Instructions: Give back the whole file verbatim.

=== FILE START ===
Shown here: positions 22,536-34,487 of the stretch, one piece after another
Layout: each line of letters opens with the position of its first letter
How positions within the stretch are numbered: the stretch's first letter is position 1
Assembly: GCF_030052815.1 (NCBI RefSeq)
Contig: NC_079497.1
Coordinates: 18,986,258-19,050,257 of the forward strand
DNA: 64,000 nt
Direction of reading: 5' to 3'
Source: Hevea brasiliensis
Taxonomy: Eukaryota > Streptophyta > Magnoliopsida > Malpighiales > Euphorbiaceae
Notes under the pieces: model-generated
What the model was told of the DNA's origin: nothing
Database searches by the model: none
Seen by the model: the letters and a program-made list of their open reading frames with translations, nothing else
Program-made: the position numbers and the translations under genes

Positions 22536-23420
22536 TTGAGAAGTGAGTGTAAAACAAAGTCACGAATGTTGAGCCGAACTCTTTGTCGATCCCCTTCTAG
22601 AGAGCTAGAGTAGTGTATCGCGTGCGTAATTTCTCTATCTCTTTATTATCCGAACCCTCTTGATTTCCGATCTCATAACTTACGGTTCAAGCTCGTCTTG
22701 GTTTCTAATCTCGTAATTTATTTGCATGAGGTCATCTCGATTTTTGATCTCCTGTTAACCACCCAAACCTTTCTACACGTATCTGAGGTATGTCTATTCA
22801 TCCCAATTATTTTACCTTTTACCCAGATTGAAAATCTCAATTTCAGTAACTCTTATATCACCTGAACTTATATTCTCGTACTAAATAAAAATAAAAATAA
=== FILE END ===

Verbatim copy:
Shown here: positions 22,536-34,487 of the stretch, one piece after another
Layout: each line of letters opens with the position of its first letter
How positions within the stretch are numbered: the stretch's first letter is position 1
Assembly: GCF_030052815.1 (NCBI RefSeq)
Contig: NC_079497.1
Coordinates: 18,986,258-19,050,257 of the forward strand
DNA: 64,000 nt
Direction of reading: 5' to 3'
Source: Hevea brasiliensis
Taxonomy: Eukaryota > Streptophyta > Magnoliopsida > Malpighiales > Euphorbiaceae
Notes under the pieces: model-generated
What the model was told of the DNA's origin: nothing
Database searches by the model: none
Seen by the model: the letters and a program-made list of their open reading frames with translations, nothing else
Program-made: the position numbers and the translations under genes

Positions 22536-23420
22536 TTGAGAAGTGAGTGTAAAACAAAGTCACGAATGTTGAGCCGAACTCTTTGTCGATCCCCTTCTAG
22601 AGAGCTAGAGTAGTGTATCGCGTGCGTAATTTCTCTATCTCTTTATTATCCGAACCCTCTTGATTTCCGATCTCATAACTTACGGTTCAAGCTCGTCTTG
22701 GTTTCTAATCTCGTAATTTATTTGCATGAGGTCATCTCGATTTTTGATCTCCTGTTAACCACCCAAACCTTTCTACACGTATCTGAGGTATGTCTATTCA
22801 TCCCAATTATTTTACCTTTTACCCAGATTGAAAATCTCAATTTCAGTAACTCTTATATCACCTGAACTTATATTCTCGTACTAAATAAAAATAAAAATAA